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A friend of mine has made a Java version of a popular board game in Java, and has it working for multiplayer on one PC with different turns for each player. He's mentioned he wants it to eventually run from a webserver and people around the world can play the game together, but he's dismissed this as impossible (translated: Too hard to be worthwhile).

I'd like to make this happen for him, and I'm wondering:

  • Do we need to completely rebuild or can we just adapt the existing code, for the game to work across a network?
  • What are the advantages of a GWT based browser game, compared to a swing based client side game that updates to a server?

What is the common practice here, for going from one instance on one PC to multiple instances across several networked PCs?

Edit:

The game code is very well broke and down and generalised; game logic and display are completely seperate. The main GUI is a scroll pane with a dungeon, squares are coloured for monsters, players, doors, floors etc, and are just JButtons essentially. Players have turns and then the monsters have a turn. It's very simple in essence.

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Your best bet may just be to port to JavaScript, if it's a simple enough game. Aside from that, adding networking to a game that wasn't designed from the ground up for it is a very difficult task. You at least have a turn based game, which makes it easier, but there are still goIng to be a lot of rough bits. Especially if you want smooth enjoyable experience and not "just working". –  Sean Middleditch Aug 12 '12 at 3:30
    
@seanmiddleditch thanks! This exactly the sort of thing I need to know. It is an excessively simple game though. –  Pureferret Aug 12 '12 at 3:54

2 Answers 2

up vote 2 down vote accepted

I know nothing of your game design, but I can say that attempting to develop a game in GWT probably isn't the best path to take. A team and I created a Words with Friends clone in GWT, and while we did get it fully working, we were very limited by what we could do graphically within the GWT framework. We also used Google App Engine as the server solution, and outside of using their great, but expensive, Channel API to update data between client and server in near-real-time, we had to just continuously poll the server, which wasn't ideal. This is just one issue you'll have to face when dealing with browser limitations. So, I would say there really is no advantage of using GWT alone, if due to the graphics limitations alone.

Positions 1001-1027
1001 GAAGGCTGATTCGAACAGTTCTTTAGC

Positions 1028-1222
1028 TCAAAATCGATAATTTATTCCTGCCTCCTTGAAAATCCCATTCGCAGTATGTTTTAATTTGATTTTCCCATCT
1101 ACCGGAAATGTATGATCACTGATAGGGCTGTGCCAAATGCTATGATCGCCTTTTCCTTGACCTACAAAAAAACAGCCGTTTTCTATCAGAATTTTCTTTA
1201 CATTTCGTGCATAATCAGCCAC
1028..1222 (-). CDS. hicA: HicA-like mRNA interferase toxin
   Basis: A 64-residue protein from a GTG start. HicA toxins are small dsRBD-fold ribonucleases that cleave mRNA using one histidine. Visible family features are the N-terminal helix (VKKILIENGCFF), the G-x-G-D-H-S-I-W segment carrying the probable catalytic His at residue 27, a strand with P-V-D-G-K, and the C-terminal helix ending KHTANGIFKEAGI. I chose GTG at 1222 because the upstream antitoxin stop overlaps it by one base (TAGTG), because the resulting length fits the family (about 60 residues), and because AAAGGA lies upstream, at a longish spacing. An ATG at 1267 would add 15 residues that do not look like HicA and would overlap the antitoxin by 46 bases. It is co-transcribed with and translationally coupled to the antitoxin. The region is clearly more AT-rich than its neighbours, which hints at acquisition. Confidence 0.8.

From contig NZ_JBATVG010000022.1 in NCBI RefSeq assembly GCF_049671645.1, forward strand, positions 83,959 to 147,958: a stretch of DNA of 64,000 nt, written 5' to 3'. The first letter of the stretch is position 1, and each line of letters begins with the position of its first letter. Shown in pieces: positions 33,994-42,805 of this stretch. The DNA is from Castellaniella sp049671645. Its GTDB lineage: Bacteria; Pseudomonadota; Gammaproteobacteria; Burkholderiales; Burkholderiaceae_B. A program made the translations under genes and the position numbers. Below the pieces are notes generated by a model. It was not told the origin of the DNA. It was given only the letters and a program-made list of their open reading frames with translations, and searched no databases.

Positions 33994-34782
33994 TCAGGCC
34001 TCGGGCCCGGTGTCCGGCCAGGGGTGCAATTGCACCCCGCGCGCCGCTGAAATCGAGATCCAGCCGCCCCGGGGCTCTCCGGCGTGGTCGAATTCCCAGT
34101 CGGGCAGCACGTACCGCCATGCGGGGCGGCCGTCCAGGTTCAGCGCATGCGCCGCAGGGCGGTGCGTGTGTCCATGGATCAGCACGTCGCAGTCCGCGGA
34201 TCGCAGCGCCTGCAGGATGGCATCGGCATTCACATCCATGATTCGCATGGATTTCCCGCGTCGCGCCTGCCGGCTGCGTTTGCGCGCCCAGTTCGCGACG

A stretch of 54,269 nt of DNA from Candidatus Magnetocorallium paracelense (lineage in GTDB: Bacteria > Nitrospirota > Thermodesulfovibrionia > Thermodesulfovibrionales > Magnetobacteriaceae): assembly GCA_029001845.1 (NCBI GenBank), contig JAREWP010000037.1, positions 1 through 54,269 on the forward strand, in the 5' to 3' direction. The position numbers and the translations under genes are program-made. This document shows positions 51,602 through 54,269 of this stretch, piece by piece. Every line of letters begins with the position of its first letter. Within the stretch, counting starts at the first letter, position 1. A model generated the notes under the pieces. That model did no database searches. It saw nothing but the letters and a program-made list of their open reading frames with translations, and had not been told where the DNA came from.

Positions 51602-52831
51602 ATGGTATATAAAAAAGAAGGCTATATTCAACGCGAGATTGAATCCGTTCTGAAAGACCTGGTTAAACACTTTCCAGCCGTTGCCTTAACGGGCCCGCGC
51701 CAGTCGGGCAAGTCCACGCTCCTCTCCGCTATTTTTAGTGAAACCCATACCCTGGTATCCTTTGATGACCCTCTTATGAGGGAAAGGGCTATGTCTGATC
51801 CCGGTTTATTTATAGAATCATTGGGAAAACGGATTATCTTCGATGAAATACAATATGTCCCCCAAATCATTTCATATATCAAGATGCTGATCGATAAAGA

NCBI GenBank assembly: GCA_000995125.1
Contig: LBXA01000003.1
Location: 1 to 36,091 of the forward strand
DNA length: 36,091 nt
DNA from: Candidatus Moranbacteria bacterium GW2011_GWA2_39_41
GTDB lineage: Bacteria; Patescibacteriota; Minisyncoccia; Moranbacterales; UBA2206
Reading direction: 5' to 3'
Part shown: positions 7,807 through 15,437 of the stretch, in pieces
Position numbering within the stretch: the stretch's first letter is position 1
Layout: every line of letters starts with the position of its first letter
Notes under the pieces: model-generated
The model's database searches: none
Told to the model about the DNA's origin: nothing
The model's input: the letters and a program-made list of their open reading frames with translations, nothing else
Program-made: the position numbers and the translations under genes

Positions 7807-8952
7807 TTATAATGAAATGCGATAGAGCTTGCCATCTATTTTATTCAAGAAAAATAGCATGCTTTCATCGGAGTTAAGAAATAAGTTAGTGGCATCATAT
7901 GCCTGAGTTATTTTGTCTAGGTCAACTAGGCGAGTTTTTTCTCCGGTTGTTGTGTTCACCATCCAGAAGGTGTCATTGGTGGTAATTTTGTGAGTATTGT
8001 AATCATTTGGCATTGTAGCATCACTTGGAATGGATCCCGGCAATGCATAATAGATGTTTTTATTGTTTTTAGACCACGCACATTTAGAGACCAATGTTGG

I'm not sure why your friend thinks "it's impossible", and it would be helpful to have more details on that, but I would have your friend take a look at PlayN. From the PlayN site:

PlayN is an open-source cross-platform abstraction layer that uses the GWT compiler to take one code base written in Java and compile it into targets that run it as HTML5, Flash, Java, or as a native Android application.

It's hard to say the level of work involved without knowing more about your friends code base other then it's a Swing application, but he could port to PlayN, which I'd imagine would allow him to keep a majority of his game logic code. Regardless of porting or not, he would still need to implement networking capabilities in order to make the game multiplayer, both client and server side, "tack on" as you put it. What is impossible is to tell you if that would relatively be a nightmare or not without knowing about how he implemented his game in Swing.

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I'm not sure what I'd need to tell you about the game so you could answer better, but knowing not to go with gwt and keep it in java/swing with a tack on network code to pass information is great to know. Thanks! –  Pureferret Aug 11 '12 at 22:42
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Sure thing. Based on your edit, sounds like porting to something like PlayN wouldn't be too bad (and would help make the game look prettier :p). If you need a quick overview of traditional game networking, see gafferongames.com/networking-for-game-programmers/… –  Neeko Aug 11 '12 at 23:19

The changes to the game logic to support networked play ought to be fairly minor. Essentially, the UI generates events which happen to be transmitted over a network. As long as all the events are pushed through a knothole somewhere, turning that into a networked version is relatively simple.

Developing the network infrastructure itself is difficult, because you have to deal with player disconnection and reconnection, simultaneous setup, and keeping all the players in synch. It's also probably unnecessary to do it yourself, as several good frameworks exist. (Try Jogre for example).

The hardest thing is developing an audience for the proposed web site, as it's not something you can do by just increasing your effort. Getting to the point where 4 players are routinely available to start a game is hard.

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